What if we could re-start affiliate marketing?

Jelle Oskam

Jelle Oskam
02 Mar 2020

What if we could re-start affiliate marketing?

I’ve always been fascinated by the affiliate marketing industry, not in the last place because in my opinion so much money is being spent in the wrong way. The lack of a proper attribution model within the industry is actually more or less how we got to the first version of Odyssey. However, there are more topics in which I believe the affiliate industry is completely missing the point. One of these topics is the incredible amount of rewarding techniques affiliate networks have created over the years….


Affiliate networks are experts in creating ways to reward publishers, but in who’s interest are all these rules actually working?

Not the publishers…

Publishers tend to get lost in all the exceptions. Wouldn’t it be a lot nicer to get the same amount of commission for every sale, instead of working with a system with hundreds of exceptions, such as basket freeze, return cancellations, product categories or receiving a lower commission just because you are part of a certain category?

Not the advertisers…

For advertisers, creating all these rules is pretty much fighting the symptoms instead of solving what really matters. What should be key to advertisers is that they won’t be paying affiliates for sales which they would have had anyway, or where at least the incremental value of the affiliates isn’t as high as what they got paid for.

Heritage

One of the great things about the affiliate industry has always been the fact that advertisers only had to pay for performance. When there aren’t any sales; advertisers don’t have any costs. Over the years, both affiliates and advertisers became smarter in making or saving money. At the same time, the occurrence of fraudulent behaviour among some affiliates resulted in a lot of distrust within the channel. Therefore, in more and more situations, advertisers didn’t want to pay or wanted to pay less for sales to which the affiliate channel had contributed to.

Instead of fixing the problem, affiliate networks created solutions for all these exceptions, which resulted in the situation that we’re in right now and which doesn’t really help the channel, nor the advertisers or publishers individually.

A simple solution

I strongly believe that advertisers should reward affiliates on a macro level instead of a micro level. This means checking the number of sales of the affiliate, and then rewarding them based on their role in the customer journey and evaluating their net worth, instead of checking every sale individually and finding out how valuable the affiliate really was in that particular case.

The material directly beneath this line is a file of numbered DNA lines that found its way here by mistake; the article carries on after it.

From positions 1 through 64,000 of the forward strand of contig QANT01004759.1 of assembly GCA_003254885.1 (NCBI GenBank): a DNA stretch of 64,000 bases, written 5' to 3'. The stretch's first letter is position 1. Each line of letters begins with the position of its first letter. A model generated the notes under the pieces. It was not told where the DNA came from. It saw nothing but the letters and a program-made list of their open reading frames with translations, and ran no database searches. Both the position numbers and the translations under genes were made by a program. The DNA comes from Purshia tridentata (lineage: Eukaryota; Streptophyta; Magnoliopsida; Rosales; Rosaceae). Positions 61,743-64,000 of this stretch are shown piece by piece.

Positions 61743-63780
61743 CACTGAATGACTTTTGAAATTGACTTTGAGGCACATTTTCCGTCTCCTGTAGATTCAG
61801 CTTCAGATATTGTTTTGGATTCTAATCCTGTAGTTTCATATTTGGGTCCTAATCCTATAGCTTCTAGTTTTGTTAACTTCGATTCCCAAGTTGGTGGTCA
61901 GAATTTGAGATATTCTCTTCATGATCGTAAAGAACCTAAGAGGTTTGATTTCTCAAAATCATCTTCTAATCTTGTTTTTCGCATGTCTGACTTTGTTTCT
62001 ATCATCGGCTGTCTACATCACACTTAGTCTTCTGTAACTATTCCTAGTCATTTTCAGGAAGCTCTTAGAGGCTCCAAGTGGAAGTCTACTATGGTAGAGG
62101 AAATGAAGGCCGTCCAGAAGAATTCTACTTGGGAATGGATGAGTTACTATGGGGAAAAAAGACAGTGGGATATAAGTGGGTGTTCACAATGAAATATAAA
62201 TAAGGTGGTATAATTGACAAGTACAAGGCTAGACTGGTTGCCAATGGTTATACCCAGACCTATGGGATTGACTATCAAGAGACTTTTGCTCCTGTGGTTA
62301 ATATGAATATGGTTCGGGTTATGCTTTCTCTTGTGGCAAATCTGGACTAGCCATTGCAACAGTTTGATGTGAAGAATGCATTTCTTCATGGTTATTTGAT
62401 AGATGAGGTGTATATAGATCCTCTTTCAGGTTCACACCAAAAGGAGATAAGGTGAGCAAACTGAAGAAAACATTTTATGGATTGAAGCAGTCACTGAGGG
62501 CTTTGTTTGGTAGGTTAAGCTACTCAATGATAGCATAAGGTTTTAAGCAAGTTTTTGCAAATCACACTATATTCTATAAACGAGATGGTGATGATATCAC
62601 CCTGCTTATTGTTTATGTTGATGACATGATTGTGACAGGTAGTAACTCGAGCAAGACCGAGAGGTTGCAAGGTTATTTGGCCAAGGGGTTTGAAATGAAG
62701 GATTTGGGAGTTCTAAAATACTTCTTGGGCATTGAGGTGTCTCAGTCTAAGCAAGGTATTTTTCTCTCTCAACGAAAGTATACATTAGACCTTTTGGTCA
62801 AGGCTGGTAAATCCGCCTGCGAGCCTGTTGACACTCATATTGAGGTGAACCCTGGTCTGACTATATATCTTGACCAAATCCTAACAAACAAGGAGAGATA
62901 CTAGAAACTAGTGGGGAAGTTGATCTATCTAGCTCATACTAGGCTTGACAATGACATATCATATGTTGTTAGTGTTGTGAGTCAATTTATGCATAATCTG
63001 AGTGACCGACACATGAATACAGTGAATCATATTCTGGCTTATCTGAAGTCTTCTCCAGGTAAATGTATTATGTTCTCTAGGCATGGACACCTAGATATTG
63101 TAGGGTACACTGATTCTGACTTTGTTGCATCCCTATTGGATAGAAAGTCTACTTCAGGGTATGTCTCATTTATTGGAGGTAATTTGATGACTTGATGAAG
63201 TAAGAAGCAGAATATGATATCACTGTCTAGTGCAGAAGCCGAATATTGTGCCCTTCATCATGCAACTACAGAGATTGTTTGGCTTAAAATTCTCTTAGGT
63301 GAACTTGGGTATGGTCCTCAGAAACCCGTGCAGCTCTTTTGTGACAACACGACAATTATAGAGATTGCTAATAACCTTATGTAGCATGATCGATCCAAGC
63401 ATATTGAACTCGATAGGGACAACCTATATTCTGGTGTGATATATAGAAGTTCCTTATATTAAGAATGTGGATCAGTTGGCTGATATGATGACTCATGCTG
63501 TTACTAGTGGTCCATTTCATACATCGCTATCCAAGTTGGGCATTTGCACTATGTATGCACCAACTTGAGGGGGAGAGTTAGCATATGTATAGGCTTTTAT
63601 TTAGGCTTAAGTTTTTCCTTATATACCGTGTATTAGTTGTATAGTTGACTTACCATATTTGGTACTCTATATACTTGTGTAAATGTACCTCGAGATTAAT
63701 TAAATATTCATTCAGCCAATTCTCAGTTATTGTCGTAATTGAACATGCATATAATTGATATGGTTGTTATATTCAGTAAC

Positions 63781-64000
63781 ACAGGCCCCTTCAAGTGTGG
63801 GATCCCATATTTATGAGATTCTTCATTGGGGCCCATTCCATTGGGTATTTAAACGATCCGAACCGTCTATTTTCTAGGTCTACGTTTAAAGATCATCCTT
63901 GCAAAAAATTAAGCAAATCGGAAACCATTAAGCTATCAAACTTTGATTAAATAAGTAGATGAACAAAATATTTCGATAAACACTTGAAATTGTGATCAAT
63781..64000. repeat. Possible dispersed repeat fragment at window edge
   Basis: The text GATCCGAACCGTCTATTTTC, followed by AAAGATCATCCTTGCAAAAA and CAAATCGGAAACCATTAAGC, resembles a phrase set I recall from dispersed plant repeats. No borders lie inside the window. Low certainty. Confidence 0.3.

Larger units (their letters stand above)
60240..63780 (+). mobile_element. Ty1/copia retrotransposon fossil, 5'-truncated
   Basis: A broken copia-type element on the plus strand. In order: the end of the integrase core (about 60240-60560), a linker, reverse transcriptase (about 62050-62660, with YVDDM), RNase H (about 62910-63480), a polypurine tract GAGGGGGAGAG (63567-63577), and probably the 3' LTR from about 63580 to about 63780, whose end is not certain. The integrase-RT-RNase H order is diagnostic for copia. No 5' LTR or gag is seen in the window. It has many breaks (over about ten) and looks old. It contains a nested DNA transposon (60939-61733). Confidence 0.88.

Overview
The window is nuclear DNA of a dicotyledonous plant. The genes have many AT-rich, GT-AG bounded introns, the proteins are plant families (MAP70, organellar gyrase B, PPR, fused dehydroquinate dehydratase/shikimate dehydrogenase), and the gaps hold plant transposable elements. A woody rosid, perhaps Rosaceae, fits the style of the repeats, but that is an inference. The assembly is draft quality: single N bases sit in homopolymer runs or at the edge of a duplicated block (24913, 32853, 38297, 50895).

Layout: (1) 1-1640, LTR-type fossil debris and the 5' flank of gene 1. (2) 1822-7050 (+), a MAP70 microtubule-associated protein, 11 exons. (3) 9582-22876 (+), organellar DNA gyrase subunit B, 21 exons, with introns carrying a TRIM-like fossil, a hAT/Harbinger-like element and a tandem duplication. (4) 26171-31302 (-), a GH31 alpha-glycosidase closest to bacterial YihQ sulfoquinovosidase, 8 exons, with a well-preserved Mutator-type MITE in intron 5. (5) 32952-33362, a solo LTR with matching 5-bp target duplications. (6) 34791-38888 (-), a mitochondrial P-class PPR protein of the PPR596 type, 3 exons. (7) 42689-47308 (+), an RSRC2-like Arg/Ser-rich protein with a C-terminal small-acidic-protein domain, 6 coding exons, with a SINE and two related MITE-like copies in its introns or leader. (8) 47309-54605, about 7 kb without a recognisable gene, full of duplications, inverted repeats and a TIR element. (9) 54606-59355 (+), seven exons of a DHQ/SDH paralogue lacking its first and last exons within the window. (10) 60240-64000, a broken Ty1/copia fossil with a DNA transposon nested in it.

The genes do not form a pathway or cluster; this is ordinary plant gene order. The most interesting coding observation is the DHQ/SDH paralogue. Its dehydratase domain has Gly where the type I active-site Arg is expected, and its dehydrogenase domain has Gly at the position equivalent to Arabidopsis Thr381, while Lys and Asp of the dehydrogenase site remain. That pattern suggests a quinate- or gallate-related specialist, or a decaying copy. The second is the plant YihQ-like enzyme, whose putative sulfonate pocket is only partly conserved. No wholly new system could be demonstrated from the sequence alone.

What if we could start all over again? The power lies in the hands of the advertisers; they decide what they’re paying for. If I were an advertiser, I wouldn’t care about individual sales, but look at the contribution of every individual affiliate to my total net sales.

For example, if one of my affiliates had contributed to 1,000 sales last year, I would have wanted to know what his average role was in these 1,000 customer journeys. Based on this insight combined with other data like the kind of products that have been sold in these transactions, I could determine what the incremental value of this affiliate had been and compare it with what I’ve paid him.

If I’ve paid too much, I would show him my insights and explain to him that he has to improve if he wants to receive the same commission this year. If the affiliate was more valuable than what I’ve paid him, I would discuss with him how he could generate more revenue for me with the same incremental value and I would tell him that I would be happy to invest in him.

With this approach, affiliates will become partners and the chance of fraudulent behaviour will automatically decrease.

One last thing

As I’ve tried to make clear, the solution shouldn’t be that difficult and I know a couple of advertisers that have a similar approach already. It’s interesting though that these advertisers are such a small minority since the current situation isn’t really in the advertiser’s own interest, nor is it in the interest of the publishers. However, there is one party in the affiliate eco-system that actually might really benefit from all these rules; the affiliate network.

The more rules and exceptions in rewarding the affiliates, the more hassle it would actually be for advertisers to switch affiliate networks and the harder it will be for new affiliate networks to enter the market…

Maybe, it’s gonna be time to re-start affiliate marketing, don’t you think?

For our Dutch readers; check this blog post on multi-touch affiliate marketing.

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